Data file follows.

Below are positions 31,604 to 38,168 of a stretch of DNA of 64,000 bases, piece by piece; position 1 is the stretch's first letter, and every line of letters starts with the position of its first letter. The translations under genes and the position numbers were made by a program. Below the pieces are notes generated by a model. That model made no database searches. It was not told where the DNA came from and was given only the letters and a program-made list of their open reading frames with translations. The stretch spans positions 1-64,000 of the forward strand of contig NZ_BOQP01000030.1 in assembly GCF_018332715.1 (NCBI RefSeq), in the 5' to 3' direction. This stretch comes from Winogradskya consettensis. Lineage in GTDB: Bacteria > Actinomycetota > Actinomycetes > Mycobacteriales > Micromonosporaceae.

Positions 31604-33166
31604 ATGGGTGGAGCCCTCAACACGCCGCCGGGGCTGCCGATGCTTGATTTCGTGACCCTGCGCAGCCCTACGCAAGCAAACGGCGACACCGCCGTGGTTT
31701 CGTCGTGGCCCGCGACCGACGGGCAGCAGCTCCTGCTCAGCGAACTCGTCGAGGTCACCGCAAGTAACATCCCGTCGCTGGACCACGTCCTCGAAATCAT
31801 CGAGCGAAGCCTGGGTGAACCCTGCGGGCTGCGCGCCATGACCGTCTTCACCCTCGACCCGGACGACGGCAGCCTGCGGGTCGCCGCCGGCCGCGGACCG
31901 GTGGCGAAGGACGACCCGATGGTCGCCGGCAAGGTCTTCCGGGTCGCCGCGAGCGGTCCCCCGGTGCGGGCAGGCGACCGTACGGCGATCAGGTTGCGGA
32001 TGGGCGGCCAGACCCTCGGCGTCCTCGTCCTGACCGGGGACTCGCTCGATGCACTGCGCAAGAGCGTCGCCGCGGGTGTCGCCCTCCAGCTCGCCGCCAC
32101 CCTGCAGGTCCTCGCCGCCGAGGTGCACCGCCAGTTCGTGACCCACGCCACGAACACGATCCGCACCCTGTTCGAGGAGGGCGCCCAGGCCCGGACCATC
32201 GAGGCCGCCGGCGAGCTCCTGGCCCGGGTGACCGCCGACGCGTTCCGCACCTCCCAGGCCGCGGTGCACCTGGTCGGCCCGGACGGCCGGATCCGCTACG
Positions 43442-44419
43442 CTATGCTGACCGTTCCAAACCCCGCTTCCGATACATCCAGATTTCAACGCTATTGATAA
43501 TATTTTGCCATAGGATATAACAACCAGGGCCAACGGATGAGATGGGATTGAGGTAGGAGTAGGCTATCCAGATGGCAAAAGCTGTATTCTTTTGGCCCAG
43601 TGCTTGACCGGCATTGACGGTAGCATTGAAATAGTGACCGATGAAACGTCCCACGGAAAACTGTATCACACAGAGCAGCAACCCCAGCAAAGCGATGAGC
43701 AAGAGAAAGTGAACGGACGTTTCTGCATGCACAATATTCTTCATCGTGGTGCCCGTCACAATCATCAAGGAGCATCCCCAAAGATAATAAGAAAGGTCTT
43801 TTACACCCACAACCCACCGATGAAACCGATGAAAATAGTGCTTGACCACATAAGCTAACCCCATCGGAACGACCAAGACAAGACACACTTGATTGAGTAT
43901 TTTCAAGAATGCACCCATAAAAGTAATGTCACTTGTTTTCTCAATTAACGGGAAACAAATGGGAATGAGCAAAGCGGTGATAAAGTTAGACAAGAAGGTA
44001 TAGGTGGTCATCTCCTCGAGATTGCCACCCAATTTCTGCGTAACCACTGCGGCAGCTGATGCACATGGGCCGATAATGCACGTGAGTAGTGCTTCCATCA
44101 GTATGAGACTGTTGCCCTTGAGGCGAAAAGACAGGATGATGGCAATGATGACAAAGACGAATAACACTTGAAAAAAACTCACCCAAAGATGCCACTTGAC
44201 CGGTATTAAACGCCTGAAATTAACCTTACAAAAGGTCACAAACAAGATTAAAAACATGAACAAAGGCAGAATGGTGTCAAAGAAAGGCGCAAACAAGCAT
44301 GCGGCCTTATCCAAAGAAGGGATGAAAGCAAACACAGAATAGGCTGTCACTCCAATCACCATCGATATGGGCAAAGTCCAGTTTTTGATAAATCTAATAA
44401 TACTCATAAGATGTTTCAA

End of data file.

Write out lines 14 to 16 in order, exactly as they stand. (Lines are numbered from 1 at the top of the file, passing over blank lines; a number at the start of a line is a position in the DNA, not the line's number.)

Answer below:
43701 AAGAGAAAGTGAACGGACGTTTCTGCATGCACAATATTCTTCATCGTGGTGCCCGTCACAATCATCAAGGAGCATCCCCAAAGATAATAAGAAAGGTCTT
43801 TTACACCCACAACCCACCGATGAAACCGATGAAAATAGTGCTTGACCACATAAGCTAACCCCATCGGAACGACCAAGACAAGACACACTTGATTGAGTAT
43901 TTTCAAGAATGCACCCATAAAAGTAATGTCACTTGTTTTCTCAATTAACGGGAAACAAATGGGAATGAGCAAAGCGGTGATAAAGTTAGACAAGAAGGTA